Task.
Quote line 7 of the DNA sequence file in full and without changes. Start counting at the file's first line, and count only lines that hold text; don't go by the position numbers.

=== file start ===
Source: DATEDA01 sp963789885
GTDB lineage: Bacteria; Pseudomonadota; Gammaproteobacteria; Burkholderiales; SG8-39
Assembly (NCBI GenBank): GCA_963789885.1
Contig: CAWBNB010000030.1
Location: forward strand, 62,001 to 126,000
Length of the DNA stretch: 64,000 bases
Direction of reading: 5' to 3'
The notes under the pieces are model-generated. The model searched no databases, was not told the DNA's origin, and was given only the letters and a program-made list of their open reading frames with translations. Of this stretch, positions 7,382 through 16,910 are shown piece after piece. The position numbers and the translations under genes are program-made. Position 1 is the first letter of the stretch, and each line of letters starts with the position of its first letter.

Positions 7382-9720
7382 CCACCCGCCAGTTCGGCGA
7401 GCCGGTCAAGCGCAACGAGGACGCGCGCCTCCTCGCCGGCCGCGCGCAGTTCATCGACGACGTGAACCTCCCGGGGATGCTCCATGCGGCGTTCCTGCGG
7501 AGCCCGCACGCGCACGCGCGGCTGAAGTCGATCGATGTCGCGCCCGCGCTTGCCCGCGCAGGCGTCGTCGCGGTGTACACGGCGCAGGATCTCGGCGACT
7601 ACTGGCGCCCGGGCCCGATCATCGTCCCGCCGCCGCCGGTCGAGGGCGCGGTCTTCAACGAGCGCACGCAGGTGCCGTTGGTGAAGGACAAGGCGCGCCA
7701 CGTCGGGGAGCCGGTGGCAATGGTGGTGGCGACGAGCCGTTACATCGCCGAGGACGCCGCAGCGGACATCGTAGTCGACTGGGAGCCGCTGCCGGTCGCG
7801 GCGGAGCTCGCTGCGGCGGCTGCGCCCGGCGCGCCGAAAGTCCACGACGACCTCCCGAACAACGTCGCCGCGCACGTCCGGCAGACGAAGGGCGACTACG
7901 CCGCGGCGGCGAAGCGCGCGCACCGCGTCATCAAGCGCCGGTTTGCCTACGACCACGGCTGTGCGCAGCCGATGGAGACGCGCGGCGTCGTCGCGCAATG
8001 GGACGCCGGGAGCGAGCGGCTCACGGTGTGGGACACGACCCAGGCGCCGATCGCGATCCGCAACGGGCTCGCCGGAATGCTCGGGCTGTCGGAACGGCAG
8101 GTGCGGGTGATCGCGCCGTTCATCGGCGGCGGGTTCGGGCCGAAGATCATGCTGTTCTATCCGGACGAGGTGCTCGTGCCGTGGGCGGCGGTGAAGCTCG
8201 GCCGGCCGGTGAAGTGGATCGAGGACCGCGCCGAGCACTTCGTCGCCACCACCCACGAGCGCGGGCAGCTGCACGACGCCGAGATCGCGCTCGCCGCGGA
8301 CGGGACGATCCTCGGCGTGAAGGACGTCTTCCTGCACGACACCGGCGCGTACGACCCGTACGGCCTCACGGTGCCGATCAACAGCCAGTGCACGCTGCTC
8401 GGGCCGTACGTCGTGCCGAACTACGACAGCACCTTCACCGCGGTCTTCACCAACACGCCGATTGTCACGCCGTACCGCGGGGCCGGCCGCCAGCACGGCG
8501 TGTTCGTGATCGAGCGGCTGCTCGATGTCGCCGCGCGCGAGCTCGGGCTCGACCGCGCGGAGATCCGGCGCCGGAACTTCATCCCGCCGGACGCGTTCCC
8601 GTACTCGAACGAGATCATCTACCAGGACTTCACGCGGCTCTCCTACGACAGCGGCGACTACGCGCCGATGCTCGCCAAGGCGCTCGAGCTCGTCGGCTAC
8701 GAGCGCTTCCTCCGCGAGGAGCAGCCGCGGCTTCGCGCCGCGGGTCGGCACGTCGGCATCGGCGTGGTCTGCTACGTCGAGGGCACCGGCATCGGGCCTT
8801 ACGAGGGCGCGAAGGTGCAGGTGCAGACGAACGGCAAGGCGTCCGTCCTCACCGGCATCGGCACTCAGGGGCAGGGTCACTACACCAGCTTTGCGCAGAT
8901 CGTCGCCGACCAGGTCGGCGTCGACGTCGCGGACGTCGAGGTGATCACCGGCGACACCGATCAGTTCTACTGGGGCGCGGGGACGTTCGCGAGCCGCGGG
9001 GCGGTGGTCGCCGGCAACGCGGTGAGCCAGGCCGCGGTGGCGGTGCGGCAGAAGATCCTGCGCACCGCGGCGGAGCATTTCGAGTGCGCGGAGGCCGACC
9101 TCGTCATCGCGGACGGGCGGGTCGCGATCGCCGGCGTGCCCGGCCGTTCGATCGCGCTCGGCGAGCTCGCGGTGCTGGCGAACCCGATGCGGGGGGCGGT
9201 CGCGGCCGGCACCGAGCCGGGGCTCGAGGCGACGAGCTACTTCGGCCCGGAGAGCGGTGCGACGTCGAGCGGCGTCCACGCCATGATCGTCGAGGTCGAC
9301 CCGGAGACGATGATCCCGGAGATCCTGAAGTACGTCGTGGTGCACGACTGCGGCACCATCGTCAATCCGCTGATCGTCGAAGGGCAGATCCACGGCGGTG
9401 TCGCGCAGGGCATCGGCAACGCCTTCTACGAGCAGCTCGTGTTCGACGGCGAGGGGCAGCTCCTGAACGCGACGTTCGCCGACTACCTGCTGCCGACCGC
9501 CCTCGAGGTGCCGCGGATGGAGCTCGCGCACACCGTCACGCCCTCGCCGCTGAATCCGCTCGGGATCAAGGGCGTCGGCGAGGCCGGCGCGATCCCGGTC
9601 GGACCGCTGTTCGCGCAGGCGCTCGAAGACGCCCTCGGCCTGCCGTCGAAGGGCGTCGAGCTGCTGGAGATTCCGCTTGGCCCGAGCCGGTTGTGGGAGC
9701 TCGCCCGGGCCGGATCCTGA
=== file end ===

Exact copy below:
Direction of reading: 5' to 3'